(From the publisher):
Composed in the third century A.D., the Trojan Epic
is the earliest surviving literary evidence for many of the traditions of the Trojan War passed down from ancient Greece. Also known as the Posthomerica
, or "sequel to Homer," the Trojan Epic chronicles the course of the war after the burial of Troy's greatest hero, Hektor.
Quintus, believed to have been an educated Greek living in Roman Asia Minor, included some of the war's most legendary events: the death of Achilles, the Trojan Horse, and the destruction of Troy. But because Quintus deliberately imitated Homer's language and style, his work has been dismissed by many scholars as pastiche.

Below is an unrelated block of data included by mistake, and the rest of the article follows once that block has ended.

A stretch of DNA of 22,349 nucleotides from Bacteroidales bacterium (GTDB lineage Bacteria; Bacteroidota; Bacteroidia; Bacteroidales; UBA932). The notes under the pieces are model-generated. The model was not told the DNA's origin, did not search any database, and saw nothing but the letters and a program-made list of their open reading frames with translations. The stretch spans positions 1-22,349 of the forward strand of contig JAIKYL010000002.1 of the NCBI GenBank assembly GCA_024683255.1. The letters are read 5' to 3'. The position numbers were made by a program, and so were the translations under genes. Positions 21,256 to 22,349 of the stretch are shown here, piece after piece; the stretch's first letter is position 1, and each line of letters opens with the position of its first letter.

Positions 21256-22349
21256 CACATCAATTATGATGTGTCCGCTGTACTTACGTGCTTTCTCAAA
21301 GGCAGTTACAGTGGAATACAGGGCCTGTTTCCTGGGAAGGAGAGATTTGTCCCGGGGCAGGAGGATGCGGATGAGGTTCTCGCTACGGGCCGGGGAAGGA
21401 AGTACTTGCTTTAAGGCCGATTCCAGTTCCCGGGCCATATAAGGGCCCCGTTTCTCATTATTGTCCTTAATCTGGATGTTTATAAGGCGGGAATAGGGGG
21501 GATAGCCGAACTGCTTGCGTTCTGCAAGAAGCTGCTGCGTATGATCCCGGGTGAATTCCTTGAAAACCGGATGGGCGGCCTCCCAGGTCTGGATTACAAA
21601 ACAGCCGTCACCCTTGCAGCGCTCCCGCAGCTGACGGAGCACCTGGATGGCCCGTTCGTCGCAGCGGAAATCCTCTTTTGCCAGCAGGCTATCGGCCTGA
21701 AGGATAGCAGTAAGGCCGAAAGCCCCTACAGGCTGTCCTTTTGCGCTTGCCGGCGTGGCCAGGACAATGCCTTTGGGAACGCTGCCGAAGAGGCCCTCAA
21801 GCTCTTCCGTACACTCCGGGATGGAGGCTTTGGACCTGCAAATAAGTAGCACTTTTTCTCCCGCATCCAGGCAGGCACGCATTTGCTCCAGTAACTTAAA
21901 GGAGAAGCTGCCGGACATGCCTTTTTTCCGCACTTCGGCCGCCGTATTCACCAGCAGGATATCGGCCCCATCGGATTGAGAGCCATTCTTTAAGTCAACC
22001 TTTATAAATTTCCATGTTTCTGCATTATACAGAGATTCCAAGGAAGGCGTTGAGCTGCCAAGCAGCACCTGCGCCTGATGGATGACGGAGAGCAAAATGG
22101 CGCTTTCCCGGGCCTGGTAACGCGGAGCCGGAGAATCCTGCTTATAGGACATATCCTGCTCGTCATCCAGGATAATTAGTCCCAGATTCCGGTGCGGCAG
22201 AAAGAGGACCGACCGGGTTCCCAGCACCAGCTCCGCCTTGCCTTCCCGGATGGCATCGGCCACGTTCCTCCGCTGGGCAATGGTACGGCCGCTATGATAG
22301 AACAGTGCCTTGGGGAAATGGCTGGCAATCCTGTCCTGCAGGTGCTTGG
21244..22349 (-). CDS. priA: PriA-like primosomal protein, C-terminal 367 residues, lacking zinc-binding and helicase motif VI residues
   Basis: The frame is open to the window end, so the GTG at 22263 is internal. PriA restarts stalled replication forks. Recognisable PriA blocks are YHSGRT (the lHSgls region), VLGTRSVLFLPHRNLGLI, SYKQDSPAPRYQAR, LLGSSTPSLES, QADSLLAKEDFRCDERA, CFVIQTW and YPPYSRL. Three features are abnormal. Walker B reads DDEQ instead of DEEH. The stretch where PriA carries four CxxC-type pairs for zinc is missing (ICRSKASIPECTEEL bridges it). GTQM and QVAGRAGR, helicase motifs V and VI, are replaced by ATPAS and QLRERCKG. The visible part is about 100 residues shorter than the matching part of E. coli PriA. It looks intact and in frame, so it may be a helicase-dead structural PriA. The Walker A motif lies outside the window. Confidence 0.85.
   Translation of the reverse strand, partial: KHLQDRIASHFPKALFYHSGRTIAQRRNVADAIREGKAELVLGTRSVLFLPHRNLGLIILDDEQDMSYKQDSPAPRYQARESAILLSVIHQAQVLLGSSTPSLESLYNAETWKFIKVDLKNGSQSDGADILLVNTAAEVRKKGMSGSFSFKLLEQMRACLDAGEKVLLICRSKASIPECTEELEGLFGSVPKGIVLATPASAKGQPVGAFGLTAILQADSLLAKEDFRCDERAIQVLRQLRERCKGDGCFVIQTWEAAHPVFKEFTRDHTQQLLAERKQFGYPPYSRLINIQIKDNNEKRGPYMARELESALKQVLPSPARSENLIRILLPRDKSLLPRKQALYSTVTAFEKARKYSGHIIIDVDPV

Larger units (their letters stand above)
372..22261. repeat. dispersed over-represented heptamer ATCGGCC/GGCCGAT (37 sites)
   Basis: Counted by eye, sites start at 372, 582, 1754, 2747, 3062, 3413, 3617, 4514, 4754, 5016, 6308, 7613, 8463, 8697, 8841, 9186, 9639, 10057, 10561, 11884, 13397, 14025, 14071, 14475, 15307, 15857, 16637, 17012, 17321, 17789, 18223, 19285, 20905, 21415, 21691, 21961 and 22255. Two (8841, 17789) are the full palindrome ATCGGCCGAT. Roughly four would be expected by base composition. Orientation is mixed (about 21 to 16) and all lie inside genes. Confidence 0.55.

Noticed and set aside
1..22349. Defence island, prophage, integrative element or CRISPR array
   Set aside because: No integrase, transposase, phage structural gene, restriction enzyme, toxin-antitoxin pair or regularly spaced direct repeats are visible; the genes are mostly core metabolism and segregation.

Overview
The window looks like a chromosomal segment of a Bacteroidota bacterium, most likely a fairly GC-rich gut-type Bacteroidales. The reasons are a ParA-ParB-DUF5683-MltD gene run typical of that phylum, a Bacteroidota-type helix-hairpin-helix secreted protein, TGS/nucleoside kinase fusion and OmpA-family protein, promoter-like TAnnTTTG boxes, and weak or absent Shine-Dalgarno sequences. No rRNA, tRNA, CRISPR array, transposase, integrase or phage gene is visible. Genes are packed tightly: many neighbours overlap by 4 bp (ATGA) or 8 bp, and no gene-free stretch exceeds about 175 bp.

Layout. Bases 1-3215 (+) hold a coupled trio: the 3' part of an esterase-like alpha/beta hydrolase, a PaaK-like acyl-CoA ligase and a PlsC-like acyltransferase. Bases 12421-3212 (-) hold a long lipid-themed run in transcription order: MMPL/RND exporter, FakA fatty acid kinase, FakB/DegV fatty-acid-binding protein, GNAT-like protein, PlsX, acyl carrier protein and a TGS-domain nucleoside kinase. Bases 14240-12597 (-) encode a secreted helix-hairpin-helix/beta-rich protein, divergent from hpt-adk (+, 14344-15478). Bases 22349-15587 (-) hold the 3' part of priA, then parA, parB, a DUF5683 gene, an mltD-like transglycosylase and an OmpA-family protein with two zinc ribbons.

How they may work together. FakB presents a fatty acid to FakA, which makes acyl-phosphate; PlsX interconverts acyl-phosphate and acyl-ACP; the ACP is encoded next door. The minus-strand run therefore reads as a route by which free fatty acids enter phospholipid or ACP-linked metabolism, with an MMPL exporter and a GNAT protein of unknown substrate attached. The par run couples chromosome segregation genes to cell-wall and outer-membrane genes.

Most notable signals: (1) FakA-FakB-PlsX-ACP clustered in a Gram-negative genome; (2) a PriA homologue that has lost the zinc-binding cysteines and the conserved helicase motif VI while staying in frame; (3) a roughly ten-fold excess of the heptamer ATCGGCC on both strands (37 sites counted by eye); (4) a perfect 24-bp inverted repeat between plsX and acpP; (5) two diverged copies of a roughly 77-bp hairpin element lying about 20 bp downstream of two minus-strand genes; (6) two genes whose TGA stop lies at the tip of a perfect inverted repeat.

A vivid and entertaining story in its own right, the Trojan Epic is also particularly significant for what it reveals about its sources—the much older, now lost Greek epics about the Trojan War known collectively as the Epic Cycle. Written in the Homeric era, these poems recounted events not included in the Iliad or the Odyssey.
Original title: Τὰ μεθ’ Ὅμηρον; Latin: Posthomerica
Alternative titles: The Trojan Epic
Genre: Mythology→ Retellings→ Greek & Roman
Poetry→ Epic and Narrative Poetry